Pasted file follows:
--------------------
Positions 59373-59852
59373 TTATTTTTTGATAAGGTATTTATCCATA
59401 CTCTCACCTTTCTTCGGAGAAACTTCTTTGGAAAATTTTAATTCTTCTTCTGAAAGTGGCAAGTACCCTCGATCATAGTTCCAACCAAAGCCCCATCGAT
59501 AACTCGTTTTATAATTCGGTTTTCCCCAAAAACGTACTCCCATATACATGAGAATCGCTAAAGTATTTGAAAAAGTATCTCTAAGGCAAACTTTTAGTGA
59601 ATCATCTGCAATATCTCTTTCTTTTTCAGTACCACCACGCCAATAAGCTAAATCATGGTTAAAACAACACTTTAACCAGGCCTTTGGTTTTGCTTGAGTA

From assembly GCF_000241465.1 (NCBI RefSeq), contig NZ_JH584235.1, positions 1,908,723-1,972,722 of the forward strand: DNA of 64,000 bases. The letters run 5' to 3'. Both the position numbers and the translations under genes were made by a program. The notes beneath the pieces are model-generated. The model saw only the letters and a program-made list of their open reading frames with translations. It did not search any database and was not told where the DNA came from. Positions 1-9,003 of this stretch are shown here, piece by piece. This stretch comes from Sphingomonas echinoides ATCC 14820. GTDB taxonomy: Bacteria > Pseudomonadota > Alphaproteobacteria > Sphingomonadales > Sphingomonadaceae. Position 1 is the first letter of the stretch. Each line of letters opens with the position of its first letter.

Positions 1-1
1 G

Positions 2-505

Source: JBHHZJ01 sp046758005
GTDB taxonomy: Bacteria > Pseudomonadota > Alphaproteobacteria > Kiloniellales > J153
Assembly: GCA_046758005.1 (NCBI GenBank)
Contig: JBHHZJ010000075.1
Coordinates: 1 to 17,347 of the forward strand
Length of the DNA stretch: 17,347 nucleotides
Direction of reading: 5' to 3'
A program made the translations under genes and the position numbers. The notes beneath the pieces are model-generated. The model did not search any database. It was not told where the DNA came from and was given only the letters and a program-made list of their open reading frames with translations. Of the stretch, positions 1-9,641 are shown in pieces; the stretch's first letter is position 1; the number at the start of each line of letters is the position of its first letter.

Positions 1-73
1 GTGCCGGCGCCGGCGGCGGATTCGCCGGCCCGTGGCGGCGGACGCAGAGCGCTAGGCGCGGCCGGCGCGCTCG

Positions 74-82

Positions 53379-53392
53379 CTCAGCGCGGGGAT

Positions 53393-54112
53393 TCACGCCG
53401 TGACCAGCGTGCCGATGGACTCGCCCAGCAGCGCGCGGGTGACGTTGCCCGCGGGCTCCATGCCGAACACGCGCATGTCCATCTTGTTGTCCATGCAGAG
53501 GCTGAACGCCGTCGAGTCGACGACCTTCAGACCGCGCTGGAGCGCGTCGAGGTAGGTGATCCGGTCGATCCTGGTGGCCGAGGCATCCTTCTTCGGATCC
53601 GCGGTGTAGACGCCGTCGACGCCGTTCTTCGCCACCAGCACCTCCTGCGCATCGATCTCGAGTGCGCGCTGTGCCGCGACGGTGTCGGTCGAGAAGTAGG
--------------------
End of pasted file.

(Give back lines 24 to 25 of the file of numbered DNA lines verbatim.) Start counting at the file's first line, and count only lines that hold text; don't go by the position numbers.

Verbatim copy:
53393 TCACGCCG
53401 TGACCAGCGTGCCGATGGACTCGCCCAGCAGCGCGCGGGTGACGTTGCCCGCGGGCTCCATGCCGAACACGCGCATGTCCATCTTGTTGTCCATGCAGAG